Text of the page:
Understanding that families need to watch their wallets, Milasincic added that the rink keeps prices very low, and also caters to the busy schedules of today’s skaters.

“We are cheap compared to other rinks; it costs maybe half as much to skate,” he said. “That means we don’t have as much to put back into the building, but we want to keep it affordable for all age groups so that anyone who wants to come in can afford it.”

The rink also features standard weekend hours, so that people can come in anytime on Friday, Saturday or Sunday. “We used to do two-hour sessions 20 years ago, but with people’s schedules nowadays, being able to come in at any time is very popular,” he said.

The Skate Castle’s season runs from Labor Day to shortly after Memorial Day, and it will close this year on June 10. “We don’t have air conditioning, so we close for the summer; kids get excited when school starts because they know it’s time to skate again,” laughed Milasincic.

“Nowadays, so many kids are stuck to their phones and video games, it’s good for them to get out and experience an in-person event,” he added. “It’s what they love about us to this day. It’s just exciting and fun to come in and skate and listen to great music.”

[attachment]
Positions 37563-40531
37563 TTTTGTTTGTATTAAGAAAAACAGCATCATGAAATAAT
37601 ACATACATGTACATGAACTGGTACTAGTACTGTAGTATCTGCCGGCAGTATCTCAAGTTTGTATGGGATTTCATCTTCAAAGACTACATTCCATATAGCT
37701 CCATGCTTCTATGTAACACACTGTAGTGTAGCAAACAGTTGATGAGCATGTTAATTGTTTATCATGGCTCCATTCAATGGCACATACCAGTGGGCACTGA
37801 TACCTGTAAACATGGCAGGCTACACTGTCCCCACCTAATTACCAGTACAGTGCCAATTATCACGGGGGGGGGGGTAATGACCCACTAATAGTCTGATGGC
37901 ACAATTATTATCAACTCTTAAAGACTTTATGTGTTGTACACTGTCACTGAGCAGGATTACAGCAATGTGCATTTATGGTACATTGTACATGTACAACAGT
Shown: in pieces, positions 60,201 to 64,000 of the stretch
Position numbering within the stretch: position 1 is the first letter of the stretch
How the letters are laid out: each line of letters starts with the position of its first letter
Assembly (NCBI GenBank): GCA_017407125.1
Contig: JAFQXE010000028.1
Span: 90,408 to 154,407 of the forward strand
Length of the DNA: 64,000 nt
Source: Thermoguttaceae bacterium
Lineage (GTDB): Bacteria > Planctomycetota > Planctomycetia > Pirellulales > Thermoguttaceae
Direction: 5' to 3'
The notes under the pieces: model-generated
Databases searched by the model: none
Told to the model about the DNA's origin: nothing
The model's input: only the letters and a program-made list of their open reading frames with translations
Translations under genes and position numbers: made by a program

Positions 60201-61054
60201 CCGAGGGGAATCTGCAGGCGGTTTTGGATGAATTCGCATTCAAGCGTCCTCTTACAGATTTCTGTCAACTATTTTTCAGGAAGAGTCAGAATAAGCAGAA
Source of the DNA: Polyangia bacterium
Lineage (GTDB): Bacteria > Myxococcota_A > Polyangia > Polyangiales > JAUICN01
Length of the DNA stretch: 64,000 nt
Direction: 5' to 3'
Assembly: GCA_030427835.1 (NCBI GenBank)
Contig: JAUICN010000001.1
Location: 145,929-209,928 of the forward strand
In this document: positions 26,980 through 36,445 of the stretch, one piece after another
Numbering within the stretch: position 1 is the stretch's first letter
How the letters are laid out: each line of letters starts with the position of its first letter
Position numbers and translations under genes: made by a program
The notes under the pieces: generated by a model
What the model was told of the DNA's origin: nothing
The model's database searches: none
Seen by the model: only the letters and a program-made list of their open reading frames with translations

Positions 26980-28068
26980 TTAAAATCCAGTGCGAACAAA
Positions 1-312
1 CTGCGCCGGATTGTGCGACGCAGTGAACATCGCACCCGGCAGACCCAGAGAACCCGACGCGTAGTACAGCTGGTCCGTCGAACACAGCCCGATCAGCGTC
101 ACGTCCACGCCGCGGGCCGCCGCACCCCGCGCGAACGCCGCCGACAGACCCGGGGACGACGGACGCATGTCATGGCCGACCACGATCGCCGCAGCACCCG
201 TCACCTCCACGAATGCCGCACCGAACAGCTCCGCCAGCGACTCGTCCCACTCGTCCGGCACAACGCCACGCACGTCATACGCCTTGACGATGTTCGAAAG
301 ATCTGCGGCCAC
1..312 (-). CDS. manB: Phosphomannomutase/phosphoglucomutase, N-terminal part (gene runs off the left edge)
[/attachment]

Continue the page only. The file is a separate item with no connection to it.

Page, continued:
The Neville Roller Drome

The Neville Roller Drome opened in 1948 and is celebrating its 75th anniversary this year. Owned by Jim and Sophie Park, the drome attracts multiple generations of skaters, including the Park family.

“We’re on our fourth generation of skaters in the building,” said Jim Park, a Northgate graduate who started skating when he was 6. “My parents met skating and taught me to skate, and I taught our kids. Our son taught his daughter at age 2, and his son (age 1) is now skating. At age 86, my mother still skates.”

The Parks are the rink’s second owners, having bought it from the Deramo family, who owned it from 1948-2011. According to Jim Park, the reason that the rink is so popular is that skating cuts across cultural divides, including income, race, color and creed.

“Located in the middle of the Ohio River, we draw from many different school districts, but the kids leave those rivalries at the door,” he said. “Here they are all just skaters.”